Much of the information needed for effective archeological preservation is hard to see. For objects, sometimes that information is encased by layers of corrosion. For whole sites, sometimes it is buried beneath centuries of sediment. And sometimes that information is inaccessible simply because it has not been shared with others.
Over the last year, NCPTT focused on looking “beneath the surface.” It focused on using technology to see what was hidden, to see what preservation clues could be revealed, and, critically, how those discovery methods could be taught to other professionals.
Portable X-ray Flourescence
One of NCPTT’s major tasks was exploring the application of new portable X-ray fluorescence (pXRF) devices to archeology preservation problems. One facet of the task involved looking at the use of a Tracer pXRF to characterize the elemental composition of 800-year-old copper artifacts from the Gahagan mound site in Louisiana. This will help the Louisiana State Exhibit Museum better understand the artifacts’ conservation needs.
Working with some materials with a pXRF is relatively easy—glass or metals, for example. Working with textured, composite materials can be quite hard. Another facet of our experimentation with pXRF consisted of working with Bruker Corporation to design an appropriate method to assess heterogeneous materials like pottery. This is important for understanding what kinds of clays particular pots are made, and what sorts of temper ingredients were added. That information helps researchers understand how to conserve the artifacts and it can lead to important discoveries about the artifacts’ place of origin. The protocols were devised this year, and the analysis of pottery excavated from colonial period sites in Louisiana and the Caribbean—a proof of concept project—is underway.
Prospection in Depth
NCPTT continued to help people learn how to use cutting-edge technology to see beneath the ground. Geophysical technologies, like ground penetrating radar, can be used to create three-dimensional images of buried archeological features. Best of all, such techniques are non-destructive, can cover large areas of ground, and can supplement traditional ways of digging. The difficulty with this approach is understanding how the geophysics imagery relates to the genuine—but invisible—archeological features. NCPTT co-hosted two workshops on this topic. “Prospection in Depth,” was held in partnership with the Presidio Trust at El Presidio de San Francisco. The other, “Current Archeological Prospection Advances,” was held in partnership with NPS Midwest Archeological Center at Los Adaes.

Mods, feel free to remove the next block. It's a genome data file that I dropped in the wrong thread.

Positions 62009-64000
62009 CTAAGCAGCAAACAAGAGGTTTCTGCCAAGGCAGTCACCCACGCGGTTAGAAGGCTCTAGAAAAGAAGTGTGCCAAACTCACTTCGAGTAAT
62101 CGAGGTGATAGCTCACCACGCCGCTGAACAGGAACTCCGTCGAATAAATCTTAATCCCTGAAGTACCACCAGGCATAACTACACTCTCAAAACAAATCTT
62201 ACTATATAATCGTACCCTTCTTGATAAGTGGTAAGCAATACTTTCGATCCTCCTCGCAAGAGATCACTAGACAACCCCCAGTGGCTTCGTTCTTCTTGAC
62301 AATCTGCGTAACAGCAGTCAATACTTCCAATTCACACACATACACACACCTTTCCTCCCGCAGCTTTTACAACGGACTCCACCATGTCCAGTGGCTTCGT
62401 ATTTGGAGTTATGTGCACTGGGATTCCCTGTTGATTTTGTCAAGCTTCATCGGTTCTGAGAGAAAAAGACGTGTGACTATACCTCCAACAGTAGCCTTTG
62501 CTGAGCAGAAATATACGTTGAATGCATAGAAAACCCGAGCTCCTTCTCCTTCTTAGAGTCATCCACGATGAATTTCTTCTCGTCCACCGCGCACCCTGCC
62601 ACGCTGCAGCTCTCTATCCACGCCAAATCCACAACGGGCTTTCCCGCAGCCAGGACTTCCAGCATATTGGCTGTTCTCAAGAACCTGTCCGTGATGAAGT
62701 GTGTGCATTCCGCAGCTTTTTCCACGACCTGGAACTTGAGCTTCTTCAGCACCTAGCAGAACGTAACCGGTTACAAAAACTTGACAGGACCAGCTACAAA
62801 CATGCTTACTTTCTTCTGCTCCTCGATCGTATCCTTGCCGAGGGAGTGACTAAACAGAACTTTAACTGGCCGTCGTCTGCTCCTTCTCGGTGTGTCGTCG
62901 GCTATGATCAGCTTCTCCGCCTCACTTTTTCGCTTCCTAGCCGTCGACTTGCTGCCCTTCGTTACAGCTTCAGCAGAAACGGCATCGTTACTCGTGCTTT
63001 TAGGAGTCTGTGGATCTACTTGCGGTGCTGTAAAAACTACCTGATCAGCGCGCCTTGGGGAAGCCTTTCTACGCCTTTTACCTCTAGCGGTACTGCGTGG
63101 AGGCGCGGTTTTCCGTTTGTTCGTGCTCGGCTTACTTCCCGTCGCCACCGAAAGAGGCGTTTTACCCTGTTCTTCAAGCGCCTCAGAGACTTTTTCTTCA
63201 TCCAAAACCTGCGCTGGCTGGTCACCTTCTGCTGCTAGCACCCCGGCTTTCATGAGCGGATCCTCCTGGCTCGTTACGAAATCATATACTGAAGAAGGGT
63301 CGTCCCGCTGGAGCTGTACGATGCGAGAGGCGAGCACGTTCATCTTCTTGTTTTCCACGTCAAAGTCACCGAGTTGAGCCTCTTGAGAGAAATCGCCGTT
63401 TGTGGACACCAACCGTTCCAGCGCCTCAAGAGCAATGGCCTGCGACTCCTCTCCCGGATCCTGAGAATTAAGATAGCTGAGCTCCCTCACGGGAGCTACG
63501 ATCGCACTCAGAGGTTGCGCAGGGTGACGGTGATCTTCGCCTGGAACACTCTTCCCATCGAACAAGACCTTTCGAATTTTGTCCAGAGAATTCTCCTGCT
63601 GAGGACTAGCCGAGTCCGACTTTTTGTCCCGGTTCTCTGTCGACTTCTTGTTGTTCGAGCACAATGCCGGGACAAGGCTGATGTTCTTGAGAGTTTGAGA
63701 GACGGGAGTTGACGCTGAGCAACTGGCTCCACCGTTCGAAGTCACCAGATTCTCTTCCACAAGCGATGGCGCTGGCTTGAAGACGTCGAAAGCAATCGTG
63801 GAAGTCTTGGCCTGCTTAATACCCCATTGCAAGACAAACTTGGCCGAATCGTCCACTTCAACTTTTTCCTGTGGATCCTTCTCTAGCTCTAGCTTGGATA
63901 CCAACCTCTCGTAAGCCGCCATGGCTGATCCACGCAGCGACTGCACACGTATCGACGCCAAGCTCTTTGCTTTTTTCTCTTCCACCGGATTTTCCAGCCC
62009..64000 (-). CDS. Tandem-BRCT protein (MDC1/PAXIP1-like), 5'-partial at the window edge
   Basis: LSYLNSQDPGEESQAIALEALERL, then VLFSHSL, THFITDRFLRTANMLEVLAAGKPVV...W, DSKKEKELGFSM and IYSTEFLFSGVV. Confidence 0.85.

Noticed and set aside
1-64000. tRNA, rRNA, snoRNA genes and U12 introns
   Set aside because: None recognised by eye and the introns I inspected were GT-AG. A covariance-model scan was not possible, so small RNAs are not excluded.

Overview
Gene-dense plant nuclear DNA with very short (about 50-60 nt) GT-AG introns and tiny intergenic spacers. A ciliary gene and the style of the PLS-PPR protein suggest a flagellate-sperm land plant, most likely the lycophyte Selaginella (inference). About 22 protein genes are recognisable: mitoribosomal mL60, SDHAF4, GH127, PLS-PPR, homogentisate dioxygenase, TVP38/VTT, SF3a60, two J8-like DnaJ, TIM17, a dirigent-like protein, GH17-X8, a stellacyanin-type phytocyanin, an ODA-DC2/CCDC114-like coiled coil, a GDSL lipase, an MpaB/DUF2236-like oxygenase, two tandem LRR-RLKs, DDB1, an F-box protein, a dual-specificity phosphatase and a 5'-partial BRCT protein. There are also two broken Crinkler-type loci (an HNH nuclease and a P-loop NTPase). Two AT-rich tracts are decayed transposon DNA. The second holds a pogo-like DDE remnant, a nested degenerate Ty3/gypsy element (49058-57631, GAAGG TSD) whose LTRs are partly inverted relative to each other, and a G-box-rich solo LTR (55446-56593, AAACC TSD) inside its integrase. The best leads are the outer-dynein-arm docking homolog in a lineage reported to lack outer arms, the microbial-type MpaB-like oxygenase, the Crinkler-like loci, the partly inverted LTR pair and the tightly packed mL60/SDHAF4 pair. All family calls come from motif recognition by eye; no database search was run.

At El Presidio, course participants used geophysics to identify pre-World War II building features and to identify several remnant Spanish colonial period features that had, on the basis of traditional archeological methods, been overlooked. The discovery clearly illustrated the benefits of geophysical prospection in site management and planning. Similarly, at Los Adaes, participants plainly identified major buried features of the colonial fort, and the results showed that one of the wall lines at the state park was interpreted and exhibited incorrectly. This revelation also highlights the potential impact of archeological geophysics on the accuracy of education and interpretation programs.
The Many Facets of Archeology
NCPTT grantees also used geophysics to view the hidden past in the service of preservation planning. Dr. Christopher Fennell of the University of Illinois concluded his research on the utility of aerial thermal infrared to identify infrastructural features at historic period archeological sites. Working at the 19th century town of New Philadelphia—the first town platted and legally registered by an African American in the United States—Fennell found that the technique holds promise for detecting buried structural foundations.
Likewise, this year Cultural Heritage Imaging, a non-profit preservation group, used a grant from NCPTT to host a workshop on reflectance transformation imaging (RTI) in San Francisco. RTI uses low-cost digital imaging techniques to highlight surface features of art and objects that would otherwise be hard to see, if not invisible. One outcome of the workshop is a series of do-it-yourself RTI guides soon to be available on the Internet from Cultural Heritage Imaging and NCPTT.
Over the past year, NCPTT recorded a series of podcasts on archeological topics, including the Cultural Heritage Imaging project. Others topics included drying waterlogged archeological wood, and Second Life and an archeological tool.
David Morgan, NCPTT’s chief of Archeology and Collections, left the position last fall to take the directorship of the National Park Service’s Southeast Archeology Center. NCPTT is currently working to place the vacant position.